Here we have an element that is using position: absolute, and is not visible when the page loads or by default. In this case, we can rely on visibility to control whether or not the element is visible. As the element is using position: absolute, it doesn't matter if it continues to take up space when its hidden, one of the gotchas of using visibility: hidden. Here, we transition opacity to give the fade in/out effect.

.class-name {
opacity: 0;
visibility: hidden;
transition: opacity 0.5s cubic-bezier(0.2, 1, 0.3, 1), visibility 0s 0.5s;

&.is-active { /* This could be :hover on a parent element additionally or instead */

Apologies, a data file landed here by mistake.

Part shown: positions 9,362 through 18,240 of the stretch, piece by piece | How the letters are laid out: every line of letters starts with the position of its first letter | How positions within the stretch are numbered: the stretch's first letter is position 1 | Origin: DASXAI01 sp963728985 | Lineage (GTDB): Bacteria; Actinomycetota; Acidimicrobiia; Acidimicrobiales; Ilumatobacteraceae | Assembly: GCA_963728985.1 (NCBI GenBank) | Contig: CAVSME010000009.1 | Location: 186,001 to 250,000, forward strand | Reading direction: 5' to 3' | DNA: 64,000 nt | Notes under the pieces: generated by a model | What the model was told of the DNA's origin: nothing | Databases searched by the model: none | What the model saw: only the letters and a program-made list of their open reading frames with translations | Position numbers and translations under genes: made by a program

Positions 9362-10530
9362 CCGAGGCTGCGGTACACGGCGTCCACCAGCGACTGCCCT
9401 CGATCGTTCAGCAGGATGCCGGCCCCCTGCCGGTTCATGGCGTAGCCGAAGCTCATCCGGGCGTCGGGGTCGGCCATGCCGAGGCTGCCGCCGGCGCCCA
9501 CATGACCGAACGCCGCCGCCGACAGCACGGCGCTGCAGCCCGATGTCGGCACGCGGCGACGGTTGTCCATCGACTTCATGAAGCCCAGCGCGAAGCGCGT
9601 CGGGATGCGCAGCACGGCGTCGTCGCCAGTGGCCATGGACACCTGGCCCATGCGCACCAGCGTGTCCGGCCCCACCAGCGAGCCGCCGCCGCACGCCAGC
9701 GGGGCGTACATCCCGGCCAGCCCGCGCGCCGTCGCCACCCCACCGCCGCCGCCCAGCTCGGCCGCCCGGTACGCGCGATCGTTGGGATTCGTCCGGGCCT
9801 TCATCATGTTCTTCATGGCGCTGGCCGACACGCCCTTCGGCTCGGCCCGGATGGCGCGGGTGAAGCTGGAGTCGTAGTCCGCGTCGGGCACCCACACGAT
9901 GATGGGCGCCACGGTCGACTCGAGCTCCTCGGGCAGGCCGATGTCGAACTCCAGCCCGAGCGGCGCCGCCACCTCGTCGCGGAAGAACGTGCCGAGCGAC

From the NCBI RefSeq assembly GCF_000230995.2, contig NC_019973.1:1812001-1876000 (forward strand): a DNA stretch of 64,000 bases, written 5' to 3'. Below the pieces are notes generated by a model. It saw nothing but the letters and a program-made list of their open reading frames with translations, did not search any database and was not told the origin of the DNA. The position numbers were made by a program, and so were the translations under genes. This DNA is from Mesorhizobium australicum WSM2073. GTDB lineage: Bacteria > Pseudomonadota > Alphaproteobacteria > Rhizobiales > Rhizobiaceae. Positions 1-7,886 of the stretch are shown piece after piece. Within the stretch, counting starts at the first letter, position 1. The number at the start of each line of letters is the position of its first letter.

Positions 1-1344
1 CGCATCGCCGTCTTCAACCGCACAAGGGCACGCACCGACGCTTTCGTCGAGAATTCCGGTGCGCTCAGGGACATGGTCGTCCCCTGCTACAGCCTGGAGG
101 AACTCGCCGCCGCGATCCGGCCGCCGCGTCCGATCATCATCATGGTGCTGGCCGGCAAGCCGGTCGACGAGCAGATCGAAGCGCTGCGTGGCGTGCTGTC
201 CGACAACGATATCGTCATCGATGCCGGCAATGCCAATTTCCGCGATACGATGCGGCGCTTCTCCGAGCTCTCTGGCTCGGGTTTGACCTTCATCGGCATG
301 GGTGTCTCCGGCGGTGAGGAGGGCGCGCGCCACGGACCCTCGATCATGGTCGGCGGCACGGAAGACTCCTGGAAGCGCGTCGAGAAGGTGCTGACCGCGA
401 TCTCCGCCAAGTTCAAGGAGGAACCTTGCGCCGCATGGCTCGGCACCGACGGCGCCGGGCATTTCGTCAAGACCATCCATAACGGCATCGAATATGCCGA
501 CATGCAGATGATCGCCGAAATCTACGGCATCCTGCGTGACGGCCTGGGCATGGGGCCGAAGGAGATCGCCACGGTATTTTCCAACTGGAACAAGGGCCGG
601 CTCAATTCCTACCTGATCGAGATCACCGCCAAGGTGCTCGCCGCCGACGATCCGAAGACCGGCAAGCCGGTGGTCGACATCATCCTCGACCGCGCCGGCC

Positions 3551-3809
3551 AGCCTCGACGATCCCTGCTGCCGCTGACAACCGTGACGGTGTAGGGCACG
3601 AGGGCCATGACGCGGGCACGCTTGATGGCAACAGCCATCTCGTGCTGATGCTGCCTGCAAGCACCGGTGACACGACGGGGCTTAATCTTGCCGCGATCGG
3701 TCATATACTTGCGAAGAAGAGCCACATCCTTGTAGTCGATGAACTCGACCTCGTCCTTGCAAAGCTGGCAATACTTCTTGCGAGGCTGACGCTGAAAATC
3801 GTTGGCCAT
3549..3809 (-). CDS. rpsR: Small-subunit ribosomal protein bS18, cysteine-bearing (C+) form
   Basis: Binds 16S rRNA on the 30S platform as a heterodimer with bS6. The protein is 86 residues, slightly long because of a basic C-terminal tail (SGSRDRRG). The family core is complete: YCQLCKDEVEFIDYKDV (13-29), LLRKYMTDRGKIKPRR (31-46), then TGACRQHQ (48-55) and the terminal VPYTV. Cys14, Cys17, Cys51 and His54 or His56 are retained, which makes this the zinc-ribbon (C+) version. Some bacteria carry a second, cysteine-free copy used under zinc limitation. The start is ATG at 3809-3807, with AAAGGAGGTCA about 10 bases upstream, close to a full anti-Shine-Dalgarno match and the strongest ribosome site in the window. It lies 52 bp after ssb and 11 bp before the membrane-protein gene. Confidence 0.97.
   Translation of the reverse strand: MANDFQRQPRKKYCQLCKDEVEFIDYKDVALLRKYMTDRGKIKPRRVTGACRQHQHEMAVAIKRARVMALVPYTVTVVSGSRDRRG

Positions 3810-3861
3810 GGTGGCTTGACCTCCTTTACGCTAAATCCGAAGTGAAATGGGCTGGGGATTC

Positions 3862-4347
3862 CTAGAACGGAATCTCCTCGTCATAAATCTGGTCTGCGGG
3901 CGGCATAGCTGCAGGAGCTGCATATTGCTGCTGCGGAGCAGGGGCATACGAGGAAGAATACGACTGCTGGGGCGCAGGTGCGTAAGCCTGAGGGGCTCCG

opacity: 1;
visibility: visible;
transition: opacity 0.5s cubic-bezier(0.2, 1, 0.3, 1);

So, what’s the trick here? It’s the delay on visibility on fade out. For the transition back to the default state only, we add a transition to visibility with a duration of 0s and a delay of 0.5s, matching the duration of the opacity transition. This allows us to see the opacity being transitioned before the visibility is set to hidden. There is no transition that could be applied to visibility, so we’re really just taking advantage of the ability to delay it.